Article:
I’ve not been asked to write this review. I honestly believe in this product for the relief it has brought me, so much so that I have written this to try and spread that relief to all my fellow photophobics. If you decide to try MigraLens glasses, I hope they bring you as much relief as they have for me.
This article has been written as a part of the Chronic Babe blog carnival number #30, Let’s talk about sex!
Sex AND chronic illness? There are so many variables to consider. When I told my Mum I was writing this she remarked that she had always thought I was not really into sex. I replied that it was not about not being into it, but more about how much energy and effort it takes to have sex. I’m certainly not afraid to go there, as the following post will probably show. Here follows 26 points about getting jiggy when you’re a sickie, based on my own experiences, conveniently arranged as an A-to-Z guide:
A is for Anorgasmia
Diving in straight at the deep end, anorgasmia, or the inability to achieve orgasm, is an unfortunate side effect of many medications. Frequently these include the antidepressants and anticonvulsants given to chronically ill people in order to regulate their sleep. Many people I have spoken to have told me of the dilemma they face when they are in relationships or are having regular sex, whether or not to take their medication. Their choice: have pain and orgasms, or no pain and no orgasms? Each one has quite obvious pros and cons. The conflict is so great that it has led me to describe is as “Sophie’s Choice for Spoonies”.
But remember, sex is not just about the end goal – orgasm. It is about intimacy, and sex can be completely enjoyable without orgasm.
B is for Blow Jobs
Oral sex can be a great way to have sex using less energy. And yes, it is sex! As well as being easier on the energy levels, blow jobs can avoid issues with pain and uncomfortable sensations. I know that sometimes I can be in so much pain I can’t bear to be touched, but oral sex can be a great way to be intimate without much bodily contact. And when orgasms occur, they can actually reduce pain levels (See E is for Endorphins)!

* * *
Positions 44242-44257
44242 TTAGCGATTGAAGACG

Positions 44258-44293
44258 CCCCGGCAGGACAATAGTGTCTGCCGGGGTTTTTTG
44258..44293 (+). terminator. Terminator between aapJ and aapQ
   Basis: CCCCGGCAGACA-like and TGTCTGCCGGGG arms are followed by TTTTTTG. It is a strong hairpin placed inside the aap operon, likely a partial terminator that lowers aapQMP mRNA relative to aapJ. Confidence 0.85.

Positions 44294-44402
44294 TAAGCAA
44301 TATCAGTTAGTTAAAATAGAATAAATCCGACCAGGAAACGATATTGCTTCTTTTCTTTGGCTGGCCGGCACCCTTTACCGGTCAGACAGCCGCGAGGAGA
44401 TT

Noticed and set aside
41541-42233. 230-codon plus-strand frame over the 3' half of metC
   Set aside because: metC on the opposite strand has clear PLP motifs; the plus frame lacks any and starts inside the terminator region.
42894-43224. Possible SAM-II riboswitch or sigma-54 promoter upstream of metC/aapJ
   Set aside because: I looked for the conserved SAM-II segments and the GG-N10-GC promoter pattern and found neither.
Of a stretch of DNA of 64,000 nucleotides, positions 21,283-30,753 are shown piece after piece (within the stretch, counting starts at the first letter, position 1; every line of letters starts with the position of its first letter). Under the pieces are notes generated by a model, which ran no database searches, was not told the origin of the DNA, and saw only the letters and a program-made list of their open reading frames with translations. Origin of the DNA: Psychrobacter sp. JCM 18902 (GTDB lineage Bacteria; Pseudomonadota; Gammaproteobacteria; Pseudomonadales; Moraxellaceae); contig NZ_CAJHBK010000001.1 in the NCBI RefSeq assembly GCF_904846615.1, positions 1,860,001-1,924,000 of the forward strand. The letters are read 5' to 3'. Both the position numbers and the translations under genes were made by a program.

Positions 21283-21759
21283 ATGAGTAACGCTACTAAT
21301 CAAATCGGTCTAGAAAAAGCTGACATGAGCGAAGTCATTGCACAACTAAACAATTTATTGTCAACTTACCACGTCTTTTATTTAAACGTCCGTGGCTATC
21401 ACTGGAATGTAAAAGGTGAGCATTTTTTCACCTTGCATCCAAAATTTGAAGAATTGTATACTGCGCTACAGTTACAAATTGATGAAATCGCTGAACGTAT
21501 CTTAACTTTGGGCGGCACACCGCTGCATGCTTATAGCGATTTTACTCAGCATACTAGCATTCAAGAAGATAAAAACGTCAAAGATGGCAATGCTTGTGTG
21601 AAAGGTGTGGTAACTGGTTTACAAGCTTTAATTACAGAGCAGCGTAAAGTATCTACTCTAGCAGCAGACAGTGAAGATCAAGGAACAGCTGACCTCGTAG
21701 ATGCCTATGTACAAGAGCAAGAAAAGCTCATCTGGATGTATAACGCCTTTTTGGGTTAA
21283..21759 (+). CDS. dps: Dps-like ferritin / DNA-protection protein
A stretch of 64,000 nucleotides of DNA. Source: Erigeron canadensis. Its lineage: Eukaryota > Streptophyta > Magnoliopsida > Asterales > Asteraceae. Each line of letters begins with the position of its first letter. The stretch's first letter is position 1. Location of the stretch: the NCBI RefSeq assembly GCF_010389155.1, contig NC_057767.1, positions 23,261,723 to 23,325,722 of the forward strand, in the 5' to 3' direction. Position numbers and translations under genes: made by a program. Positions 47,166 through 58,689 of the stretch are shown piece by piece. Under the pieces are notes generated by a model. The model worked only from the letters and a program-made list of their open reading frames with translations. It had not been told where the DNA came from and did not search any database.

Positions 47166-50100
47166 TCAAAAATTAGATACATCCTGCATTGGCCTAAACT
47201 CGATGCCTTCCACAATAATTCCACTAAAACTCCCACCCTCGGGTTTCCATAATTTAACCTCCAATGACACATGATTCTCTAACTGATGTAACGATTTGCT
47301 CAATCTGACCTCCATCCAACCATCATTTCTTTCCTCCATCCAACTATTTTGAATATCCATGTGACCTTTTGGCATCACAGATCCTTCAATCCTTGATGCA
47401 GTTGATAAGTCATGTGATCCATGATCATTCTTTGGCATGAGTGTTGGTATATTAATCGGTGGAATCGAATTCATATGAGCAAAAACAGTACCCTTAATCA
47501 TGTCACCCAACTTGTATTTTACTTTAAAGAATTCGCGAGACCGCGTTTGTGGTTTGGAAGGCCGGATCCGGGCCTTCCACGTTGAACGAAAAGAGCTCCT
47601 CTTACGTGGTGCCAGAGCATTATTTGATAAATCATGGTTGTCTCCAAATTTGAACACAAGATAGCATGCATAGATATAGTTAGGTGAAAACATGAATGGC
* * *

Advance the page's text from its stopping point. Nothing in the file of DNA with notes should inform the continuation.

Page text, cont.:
C is for Contraception!
I really cannot stress this one enough – if you are chronically ill, having straight sex, and are not actively trying to get pregnant, for the love of Bob, USE CONTRACEPTION! There is a wide range out there surely one compatible for everybody, both hormonal and non-hormonal. You can use more than one too – I like to use a combination of my implant and him using a condom. But then, I am a victim of an unfortunate condom malfunction and am now a single mother to a 3 (“Almost 4, Mummy!”) year old. Honestly, if you are chronically ill and need a lot of sleep, and you don’t have a strong support network then use contraception until you feel you are ready to never sleep again. The added benefit of barrier methods is that they also protect against Sexually Transmitted Infections (STIs). (See Y is for Your Health)
D is for Disruptions
When you’re having chronic sex, you will need to prepare for a lot of disruptions. A jaw may lock up, a position may cause pain, you may simply get tired and need a break for a little while. At these times you can keep things going by cuddling, kissing, stroking, massaging or even talking dirty to each other. But don’t feel bad if you (or your partner) needs to stop – see it as a way of raising the tension and delaying the moment.
E is for Endorphins